Navigating the Exhibit
From Eyeballs to Electrons is presented in a series of one-page chapters, each of which
introduces a new stage of the story. These pages include links—most in the illustrations
and thumbnail images—which invoke second-level pages elaborating on the theme
of the current chapter. Some of these second-level pages contain links to further pages.
You can think of the exhibit space as a long gallery with rooms leading off it: you can stick to the
main pages for a short trip through the exhibit, or visit all the links for an in-depth journey.
We've also provided an index to the linked images in the exhibit,
to make it easier to find second- and third-level pages again.
Whether you take a quick stroll through, or stay to linger in our virtual museum, we hope you find
your visit worthwhile. We invite you to send comments and
questions to firstname.lastname@example.org. Please also visit
the Lick Observatory Historical Collections Project.
Contents: Part I|
||Part I begins with visual oberving—before and after the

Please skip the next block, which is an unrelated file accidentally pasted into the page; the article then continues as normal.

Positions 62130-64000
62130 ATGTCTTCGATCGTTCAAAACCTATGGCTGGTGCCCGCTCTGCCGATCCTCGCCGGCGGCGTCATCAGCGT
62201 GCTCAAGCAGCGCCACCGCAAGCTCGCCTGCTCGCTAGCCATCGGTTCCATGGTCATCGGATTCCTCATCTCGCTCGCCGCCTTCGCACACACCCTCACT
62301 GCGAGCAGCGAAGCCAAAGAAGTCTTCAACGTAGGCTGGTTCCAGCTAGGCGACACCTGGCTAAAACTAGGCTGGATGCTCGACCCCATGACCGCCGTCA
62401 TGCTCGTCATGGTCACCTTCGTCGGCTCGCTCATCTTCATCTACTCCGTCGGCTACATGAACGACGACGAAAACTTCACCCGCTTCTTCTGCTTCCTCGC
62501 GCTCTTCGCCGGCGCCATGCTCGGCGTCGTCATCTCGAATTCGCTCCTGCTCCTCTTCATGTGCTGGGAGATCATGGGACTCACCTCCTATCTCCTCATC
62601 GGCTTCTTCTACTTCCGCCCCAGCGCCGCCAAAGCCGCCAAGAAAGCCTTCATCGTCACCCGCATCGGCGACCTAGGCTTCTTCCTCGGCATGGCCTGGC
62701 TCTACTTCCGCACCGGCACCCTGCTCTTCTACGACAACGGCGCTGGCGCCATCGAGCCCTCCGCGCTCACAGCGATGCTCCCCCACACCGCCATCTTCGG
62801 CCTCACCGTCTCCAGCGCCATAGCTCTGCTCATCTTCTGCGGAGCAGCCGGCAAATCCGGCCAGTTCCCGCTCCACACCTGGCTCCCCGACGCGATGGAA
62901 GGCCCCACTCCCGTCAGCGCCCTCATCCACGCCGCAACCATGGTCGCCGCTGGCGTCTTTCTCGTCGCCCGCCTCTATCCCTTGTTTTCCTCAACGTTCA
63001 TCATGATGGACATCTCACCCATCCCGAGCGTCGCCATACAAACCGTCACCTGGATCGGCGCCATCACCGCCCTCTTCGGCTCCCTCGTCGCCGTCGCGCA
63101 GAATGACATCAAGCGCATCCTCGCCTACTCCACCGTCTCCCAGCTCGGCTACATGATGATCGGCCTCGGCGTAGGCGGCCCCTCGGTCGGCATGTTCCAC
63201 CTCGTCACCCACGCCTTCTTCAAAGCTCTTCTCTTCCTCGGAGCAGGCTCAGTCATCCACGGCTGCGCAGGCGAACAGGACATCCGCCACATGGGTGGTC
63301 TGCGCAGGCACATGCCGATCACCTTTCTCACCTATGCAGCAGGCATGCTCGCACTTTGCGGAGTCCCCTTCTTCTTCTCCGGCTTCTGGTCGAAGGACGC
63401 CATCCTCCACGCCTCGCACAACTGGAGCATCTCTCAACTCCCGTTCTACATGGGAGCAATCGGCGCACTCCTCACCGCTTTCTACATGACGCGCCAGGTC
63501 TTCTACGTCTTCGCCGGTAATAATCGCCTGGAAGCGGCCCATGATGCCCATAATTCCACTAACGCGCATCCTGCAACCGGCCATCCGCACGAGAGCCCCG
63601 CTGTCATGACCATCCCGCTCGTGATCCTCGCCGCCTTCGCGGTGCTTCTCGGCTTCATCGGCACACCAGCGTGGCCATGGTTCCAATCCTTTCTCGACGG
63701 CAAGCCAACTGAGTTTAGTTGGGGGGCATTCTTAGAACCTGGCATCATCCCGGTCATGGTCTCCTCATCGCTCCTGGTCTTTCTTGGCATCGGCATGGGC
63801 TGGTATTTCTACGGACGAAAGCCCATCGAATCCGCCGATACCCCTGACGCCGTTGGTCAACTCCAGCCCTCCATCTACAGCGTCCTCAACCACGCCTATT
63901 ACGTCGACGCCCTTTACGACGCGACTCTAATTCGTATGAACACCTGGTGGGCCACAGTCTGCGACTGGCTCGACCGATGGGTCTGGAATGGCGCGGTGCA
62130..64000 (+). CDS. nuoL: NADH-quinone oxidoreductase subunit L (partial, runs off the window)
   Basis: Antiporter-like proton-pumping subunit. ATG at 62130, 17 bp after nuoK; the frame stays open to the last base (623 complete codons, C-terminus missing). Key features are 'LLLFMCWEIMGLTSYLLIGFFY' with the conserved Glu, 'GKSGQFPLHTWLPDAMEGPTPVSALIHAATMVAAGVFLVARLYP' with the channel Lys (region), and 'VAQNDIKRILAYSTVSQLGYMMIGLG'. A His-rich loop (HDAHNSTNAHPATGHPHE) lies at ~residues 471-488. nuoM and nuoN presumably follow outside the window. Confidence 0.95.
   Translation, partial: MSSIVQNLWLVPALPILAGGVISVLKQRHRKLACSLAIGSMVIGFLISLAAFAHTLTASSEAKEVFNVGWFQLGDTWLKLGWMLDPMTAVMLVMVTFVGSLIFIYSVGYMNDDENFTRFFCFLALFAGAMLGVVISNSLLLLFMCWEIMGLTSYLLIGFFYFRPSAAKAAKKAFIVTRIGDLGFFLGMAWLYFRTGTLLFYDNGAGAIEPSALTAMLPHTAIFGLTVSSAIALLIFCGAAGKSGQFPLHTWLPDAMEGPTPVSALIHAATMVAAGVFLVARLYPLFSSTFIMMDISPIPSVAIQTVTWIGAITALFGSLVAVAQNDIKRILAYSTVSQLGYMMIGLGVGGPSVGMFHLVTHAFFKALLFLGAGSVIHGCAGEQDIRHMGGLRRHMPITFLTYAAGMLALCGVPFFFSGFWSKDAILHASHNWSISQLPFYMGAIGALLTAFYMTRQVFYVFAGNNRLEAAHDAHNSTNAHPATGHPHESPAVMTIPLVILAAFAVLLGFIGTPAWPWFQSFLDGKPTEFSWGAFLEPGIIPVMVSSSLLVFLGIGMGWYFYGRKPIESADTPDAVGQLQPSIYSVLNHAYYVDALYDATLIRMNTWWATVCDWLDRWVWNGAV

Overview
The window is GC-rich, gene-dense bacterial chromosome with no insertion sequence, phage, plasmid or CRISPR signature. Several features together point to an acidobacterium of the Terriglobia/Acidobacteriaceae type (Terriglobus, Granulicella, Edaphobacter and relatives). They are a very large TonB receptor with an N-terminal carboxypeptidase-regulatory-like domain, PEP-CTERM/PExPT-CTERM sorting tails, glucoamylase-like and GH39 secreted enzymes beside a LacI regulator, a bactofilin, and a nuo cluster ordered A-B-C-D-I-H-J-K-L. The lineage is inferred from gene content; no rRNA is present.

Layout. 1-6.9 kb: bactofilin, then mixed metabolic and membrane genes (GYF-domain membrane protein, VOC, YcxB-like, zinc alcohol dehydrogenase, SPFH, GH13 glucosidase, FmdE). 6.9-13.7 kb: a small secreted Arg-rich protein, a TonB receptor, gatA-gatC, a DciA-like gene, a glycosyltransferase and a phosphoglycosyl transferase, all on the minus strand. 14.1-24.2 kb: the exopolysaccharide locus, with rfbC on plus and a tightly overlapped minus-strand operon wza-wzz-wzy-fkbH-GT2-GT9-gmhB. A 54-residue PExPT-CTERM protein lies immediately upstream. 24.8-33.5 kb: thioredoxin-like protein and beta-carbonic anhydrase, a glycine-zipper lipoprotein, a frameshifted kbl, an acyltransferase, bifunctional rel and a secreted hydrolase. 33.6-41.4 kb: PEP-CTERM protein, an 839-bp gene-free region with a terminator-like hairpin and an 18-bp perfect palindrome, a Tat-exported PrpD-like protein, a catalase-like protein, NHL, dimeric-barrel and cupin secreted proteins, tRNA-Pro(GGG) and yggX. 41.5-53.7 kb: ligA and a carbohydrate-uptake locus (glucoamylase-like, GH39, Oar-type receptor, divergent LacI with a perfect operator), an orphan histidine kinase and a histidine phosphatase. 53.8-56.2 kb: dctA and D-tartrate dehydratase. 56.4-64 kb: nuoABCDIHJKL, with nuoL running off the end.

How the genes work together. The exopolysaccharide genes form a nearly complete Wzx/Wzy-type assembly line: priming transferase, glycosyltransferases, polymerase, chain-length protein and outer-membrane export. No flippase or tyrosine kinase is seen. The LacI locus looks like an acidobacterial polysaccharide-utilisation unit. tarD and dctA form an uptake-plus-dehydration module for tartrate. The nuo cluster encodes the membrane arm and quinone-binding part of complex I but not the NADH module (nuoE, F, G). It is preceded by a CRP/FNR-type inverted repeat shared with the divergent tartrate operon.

telescope—and continues through the heyday of celestial photography.|
|The First Detector
||The human eye was the first—and for most of recorded history the only—light
detector available to astronomers.|
||The invention of the telescope in the seventeenth century overcame the limit of the
eye's small pupil, but the eye remained the only detector.|
|Starlight in Silver
||In the late ninetheenth century, photographic plates began to replace the eye
as the astronomical detector, vastly increasing telescopes' capabilities.|
|Master of the Camera
||Edward Emerson Barnard, a member of the original Lick staff, used photography to
reveal the sun, comets, and the Milky Way as they had never before been seen.|
|Fainter, Farther, Deeper
||Lick director James Keeler's deep space photographs established
what we now know to be galaxies as fundamental constituents of the universe.|
|Photography's Long Reign
||By the early 1900s, photography had become the
dominant detector in astronomy, remaining so for much of the twentieth century.|
|Image Index, Part I
||A graphical index to the secondary pages linked from Part I of the exhibit.|
Please address questions or comments to email@example.com.
From Eyeballs to Electrons was developed by the
Lick Observatory Historical Collections Project .
The Project has received support from University of California Observatories / Lick Observatory.
Some of the software used in the creation of the exhibit was donated by Adobe Corporation.
Thanks are also due the Project's able volunteers.